Illegal elephant ivory landed famous South Kensington auction house Christie’s in hot water after they were fined more than £3,000 for breaking endangered species trade law yesterday.
An antique ivory tusk mounted on silver was offered at a Christie’s auction on April 28, 2015, it was expected to sell for between £1,200 – £1,800 but instead lumbered the 250-year-old auction house with a £3,250 fine.
A representative for Christie’s pleased guilty at Hammersmith Magistrates’ Court yesterday to selling elephant ivory in contravention of Article 8 of Council Regulation, under the Convention on International Trade in Endangered Species (CITES).
The unworked tusk was owned by a 63-year-old who has been charged with offering it for sale.
The wildlife officer for Kensington and Chelsea borough, PC Rowena Roberts, said: “Anyone who owns antique ivory should be aware that it cannot be legally sold without an Article 10 certificate which can be obtained via the Animal and Plants Health Agency [APHA].
“The tusk in this case was mounted on silver but was basically a raw, unmodified elephant tusk and therefore should not have been offered for sale without the correct documentation. These laws were established to protect the worlds remaining elephants.”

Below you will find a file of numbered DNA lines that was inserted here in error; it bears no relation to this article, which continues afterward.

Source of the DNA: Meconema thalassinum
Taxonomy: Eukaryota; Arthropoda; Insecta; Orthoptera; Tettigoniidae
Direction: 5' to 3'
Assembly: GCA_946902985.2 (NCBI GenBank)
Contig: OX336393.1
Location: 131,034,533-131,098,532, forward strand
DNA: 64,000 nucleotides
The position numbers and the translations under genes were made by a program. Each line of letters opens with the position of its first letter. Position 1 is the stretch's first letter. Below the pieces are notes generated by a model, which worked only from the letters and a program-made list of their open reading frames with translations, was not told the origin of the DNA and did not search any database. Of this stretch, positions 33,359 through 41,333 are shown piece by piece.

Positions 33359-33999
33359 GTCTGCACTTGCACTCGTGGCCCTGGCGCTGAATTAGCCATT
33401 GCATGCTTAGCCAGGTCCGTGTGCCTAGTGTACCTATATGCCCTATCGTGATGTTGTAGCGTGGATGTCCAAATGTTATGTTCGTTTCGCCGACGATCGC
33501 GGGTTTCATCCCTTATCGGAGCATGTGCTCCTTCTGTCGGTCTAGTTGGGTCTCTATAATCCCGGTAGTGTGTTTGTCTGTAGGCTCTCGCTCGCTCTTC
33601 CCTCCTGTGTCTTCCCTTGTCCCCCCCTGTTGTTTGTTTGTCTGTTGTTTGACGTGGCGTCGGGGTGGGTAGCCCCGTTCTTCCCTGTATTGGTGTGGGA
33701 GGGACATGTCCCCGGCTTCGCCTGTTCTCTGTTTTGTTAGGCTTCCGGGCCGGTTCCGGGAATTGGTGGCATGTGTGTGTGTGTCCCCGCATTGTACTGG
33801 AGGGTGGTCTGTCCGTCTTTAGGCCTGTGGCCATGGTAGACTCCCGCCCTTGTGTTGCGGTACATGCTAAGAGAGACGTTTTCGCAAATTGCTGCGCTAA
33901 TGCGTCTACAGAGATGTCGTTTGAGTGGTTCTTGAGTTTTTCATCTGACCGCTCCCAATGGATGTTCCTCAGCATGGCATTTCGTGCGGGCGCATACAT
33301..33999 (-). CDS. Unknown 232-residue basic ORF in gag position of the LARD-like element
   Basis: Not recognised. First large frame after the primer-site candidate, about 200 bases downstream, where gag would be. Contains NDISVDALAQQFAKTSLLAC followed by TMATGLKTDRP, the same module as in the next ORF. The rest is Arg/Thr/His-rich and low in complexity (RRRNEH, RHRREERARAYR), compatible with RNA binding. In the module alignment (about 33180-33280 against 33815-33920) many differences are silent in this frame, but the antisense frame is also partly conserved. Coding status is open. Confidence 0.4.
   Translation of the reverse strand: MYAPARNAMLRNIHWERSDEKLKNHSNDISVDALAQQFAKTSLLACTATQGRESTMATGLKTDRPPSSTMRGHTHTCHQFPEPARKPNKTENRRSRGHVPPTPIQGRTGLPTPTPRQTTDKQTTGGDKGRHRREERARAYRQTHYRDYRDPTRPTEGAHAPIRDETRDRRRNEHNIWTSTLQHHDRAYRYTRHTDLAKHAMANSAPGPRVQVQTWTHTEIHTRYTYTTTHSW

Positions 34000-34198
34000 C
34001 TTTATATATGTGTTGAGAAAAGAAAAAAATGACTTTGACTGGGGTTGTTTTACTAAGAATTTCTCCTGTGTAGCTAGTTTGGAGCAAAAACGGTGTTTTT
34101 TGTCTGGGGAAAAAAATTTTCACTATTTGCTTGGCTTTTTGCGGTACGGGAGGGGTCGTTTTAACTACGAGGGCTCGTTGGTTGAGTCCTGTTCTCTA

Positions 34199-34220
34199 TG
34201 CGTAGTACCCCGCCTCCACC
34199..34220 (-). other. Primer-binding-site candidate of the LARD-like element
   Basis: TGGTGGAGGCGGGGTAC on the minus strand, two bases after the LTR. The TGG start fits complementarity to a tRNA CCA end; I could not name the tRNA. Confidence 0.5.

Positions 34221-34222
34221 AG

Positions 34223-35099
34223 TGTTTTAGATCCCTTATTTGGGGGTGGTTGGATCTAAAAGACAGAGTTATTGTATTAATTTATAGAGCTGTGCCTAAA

As well as the fine Christie’s were also ordered to pay £85 costs and £120 in victim surcharge.
A Christie’s spokesperson said: “Christie’s unequivocally condemns the slaughter of elephants for illegal ivory and will not sell modern ivory, or unworked tusks of any age.
“We take the obligations in relation to endangered species very seriously. Our ongoing responsibility is to ensure that illegal ivory cannot be sold at Christie’s, and as part of this we have a robust training programme in place that is regularly reviewed.
“This was an isolated incident and we believe that the honourable response was to accept the charge as made.”
The move comes just a month after Kenyan president Uhuru Kenyatta burned 100 tonnes of ivory, worth £82m on the black market, to highlight the need for a total ban on ivory.
For more information on the law around selling ivory, see www.cites.org and https://www.gov.uk/cites-controls-import-and-export-of-protected-species